UPDATE 2/12/2014 8:45 AM ET: The headline of this piece temporarily reflected the incorrect figure of $100 billion. This study found that coastal flooding could cost the world $100 trillion a year by the end of the century. Salon regrets the error.
If the current state of affairs were to continue as usual -- if global warming continues on its current path and no significant measures are taken to adapt -- the impact of sea level rise on life as we know it would be unimaginably severe. If you can imagine a number this high, researchers put the cost of coastal flood damage in the hundred trillions, or about 9 percent of global GDP, by the end of the century.
Currently, flood and storm surge damage costs the world about $10 billion to $40 billion each year. But Jochen Hinkel and colleagues from the Global Climate Forum in Berlin calculated that as sea levels rise, and coastal cities become more populated and developed, the risk to people and infrastructure will rise exponentially.
All such projections involve assumptions about the future that cannot be tested, so the authors spread their bets: they considered a range of scenarios involving crude population growth, levels of economic growth with time, and a series of predictions of sea level rise, as icecaps and glaciers melt, and as the oceans warm and expand according to predictable physical laws.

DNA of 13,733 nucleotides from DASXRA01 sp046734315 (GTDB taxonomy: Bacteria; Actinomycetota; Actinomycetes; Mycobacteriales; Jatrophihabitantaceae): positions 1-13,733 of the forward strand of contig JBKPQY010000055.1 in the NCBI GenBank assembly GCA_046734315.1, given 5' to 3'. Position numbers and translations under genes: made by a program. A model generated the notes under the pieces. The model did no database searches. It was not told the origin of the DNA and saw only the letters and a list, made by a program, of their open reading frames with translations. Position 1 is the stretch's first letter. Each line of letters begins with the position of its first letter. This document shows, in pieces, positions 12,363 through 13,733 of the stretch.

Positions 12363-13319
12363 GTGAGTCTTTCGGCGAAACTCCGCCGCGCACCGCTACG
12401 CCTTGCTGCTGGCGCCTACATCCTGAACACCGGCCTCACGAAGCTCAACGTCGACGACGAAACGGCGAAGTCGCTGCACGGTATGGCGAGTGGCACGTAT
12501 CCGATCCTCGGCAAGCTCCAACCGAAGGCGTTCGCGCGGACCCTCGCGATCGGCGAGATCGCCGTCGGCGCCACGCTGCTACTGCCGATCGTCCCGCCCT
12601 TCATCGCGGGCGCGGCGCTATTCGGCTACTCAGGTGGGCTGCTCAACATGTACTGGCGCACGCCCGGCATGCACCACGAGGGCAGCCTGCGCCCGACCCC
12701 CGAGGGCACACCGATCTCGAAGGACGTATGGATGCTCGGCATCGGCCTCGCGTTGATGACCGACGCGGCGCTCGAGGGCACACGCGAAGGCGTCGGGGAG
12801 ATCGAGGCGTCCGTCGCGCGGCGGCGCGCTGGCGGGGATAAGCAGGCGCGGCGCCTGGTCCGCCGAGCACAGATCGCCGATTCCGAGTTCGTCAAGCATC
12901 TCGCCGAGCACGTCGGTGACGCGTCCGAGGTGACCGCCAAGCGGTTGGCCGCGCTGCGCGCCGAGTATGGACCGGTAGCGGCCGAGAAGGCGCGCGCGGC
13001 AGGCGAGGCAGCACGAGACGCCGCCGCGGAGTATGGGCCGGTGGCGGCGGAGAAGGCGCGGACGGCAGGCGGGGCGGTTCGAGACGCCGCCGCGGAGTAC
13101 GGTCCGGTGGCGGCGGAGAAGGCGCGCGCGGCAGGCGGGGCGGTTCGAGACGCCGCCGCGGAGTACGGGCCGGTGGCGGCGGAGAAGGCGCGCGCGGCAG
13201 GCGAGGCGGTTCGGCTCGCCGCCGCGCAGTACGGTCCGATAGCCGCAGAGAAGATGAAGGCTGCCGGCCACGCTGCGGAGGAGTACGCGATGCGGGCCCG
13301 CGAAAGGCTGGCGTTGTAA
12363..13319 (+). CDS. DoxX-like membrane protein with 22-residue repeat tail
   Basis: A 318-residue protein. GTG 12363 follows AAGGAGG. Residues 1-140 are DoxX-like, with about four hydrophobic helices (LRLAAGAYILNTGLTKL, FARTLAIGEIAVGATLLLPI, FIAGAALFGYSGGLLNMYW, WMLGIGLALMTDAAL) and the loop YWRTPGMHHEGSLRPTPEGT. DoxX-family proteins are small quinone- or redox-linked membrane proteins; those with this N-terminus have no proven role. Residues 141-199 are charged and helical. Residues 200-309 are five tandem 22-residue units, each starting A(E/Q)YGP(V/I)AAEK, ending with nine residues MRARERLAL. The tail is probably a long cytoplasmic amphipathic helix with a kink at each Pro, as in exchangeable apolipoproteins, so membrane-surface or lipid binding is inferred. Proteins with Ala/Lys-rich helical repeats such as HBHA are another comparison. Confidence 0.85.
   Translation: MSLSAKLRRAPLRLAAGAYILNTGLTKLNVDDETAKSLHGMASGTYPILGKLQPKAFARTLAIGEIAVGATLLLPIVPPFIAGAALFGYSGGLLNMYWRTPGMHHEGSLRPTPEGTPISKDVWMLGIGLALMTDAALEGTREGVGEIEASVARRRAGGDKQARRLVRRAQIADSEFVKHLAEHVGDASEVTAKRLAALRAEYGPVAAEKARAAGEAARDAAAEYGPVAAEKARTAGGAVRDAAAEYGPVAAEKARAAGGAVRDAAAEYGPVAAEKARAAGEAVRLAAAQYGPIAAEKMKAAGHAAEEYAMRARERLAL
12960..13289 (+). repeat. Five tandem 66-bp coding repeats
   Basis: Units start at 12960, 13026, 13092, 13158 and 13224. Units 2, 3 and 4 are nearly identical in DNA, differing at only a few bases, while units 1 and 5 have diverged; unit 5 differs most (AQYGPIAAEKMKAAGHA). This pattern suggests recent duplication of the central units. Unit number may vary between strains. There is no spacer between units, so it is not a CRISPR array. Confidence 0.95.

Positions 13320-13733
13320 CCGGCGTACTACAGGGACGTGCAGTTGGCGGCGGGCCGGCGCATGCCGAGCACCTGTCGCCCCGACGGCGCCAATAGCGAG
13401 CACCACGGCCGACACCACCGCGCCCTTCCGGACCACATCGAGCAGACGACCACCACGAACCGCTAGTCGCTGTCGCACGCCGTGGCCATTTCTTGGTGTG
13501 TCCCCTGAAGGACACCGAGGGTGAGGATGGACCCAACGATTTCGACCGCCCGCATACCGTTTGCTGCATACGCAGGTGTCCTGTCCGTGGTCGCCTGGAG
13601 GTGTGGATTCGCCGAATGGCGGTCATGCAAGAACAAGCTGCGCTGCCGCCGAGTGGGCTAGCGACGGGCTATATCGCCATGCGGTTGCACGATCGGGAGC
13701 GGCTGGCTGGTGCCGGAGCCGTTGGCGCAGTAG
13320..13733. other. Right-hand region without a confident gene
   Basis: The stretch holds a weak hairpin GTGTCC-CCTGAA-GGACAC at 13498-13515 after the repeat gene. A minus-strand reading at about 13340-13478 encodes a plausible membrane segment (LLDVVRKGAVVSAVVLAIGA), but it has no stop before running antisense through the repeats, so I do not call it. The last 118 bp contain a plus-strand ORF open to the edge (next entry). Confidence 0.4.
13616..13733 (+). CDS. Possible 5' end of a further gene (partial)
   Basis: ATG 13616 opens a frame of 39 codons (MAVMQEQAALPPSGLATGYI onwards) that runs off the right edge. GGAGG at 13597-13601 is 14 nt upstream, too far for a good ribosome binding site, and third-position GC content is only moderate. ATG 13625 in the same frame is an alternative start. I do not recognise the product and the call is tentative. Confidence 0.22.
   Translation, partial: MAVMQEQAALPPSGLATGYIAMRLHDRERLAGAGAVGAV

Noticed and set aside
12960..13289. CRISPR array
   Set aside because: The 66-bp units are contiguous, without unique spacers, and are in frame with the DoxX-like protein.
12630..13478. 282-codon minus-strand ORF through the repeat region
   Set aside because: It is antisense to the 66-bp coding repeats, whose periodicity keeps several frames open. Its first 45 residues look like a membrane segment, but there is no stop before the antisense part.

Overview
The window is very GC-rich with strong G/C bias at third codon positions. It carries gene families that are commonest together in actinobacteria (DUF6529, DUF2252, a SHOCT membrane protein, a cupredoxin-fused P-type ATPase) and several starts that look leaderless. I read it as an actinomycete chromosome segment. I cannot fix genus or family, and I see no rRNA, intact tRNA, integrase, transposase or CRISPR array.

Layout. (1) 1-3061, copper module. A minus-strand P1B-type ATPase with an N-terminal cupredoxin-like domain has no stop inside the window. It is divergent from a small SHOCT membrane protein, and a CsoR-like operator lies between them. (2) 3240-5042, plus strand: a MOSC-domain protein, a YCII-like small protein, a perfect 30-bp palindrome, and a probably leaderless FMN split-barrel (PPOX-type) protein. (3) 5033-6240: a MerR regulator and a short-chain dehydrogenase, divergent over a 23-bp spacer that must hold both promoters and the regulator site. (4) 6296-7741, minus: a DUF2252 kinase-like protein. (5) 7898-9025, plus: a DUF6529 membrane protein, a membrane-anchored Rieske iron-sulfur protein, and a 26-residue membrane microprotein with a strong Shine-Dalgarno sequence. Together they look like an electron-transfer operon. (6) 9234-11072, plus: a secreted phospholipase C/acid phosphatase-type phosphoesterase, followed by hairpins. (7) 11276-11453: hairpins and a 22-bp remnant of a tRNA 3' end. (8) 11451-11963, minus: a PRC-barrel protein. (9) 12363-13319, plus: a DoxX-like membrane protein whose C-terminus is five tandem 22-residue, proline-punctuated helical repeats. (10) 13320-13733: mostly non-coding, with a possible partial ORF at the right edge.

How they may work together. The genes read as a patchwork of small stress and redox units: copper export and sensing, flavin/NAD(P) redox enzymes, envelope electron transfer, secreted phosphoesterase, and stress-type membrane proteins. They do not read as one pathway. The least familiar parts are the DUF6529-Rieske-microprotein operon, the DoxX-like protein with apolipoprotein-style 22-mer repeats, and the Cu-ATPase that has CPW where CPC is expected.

What they could not predict – because such things require political decisions of the kind they hope to provoke with their forecasts – would be the civic and political responses in the next eight decades as storms become more violent and floods more frequent.
Nor did they try to incorporate the natural consequences of human settlement: how much subsidence, for instance, would occur as humans pumped groundwater from aquifers or quarried strata for building material, all things that would lower the levels of the land already at risk from invasion by the sea.
...By 2100, global average sea level rise could be as low as 25 cms, or as high as 123 cms; between 0.2% and 4.6% of the world’s population could be affected by flooding each year; and losses could be as low as 0.3% or as high as 9.3% of global gross domestic product.
It doesn’t matter very much whether by the end of the century the losses hit the low end of these projections, or the high. They will always be huge. “Damages of this magnitude are very unlikely to be tolerated by society and adaptation will be widespread”, the authors warn.
Added Hinkel, in a statement: “If we do not reduce greenhouse gases swiftly and substantially, some regions will have to seriously consider relocating significant numbers of people in the longer run."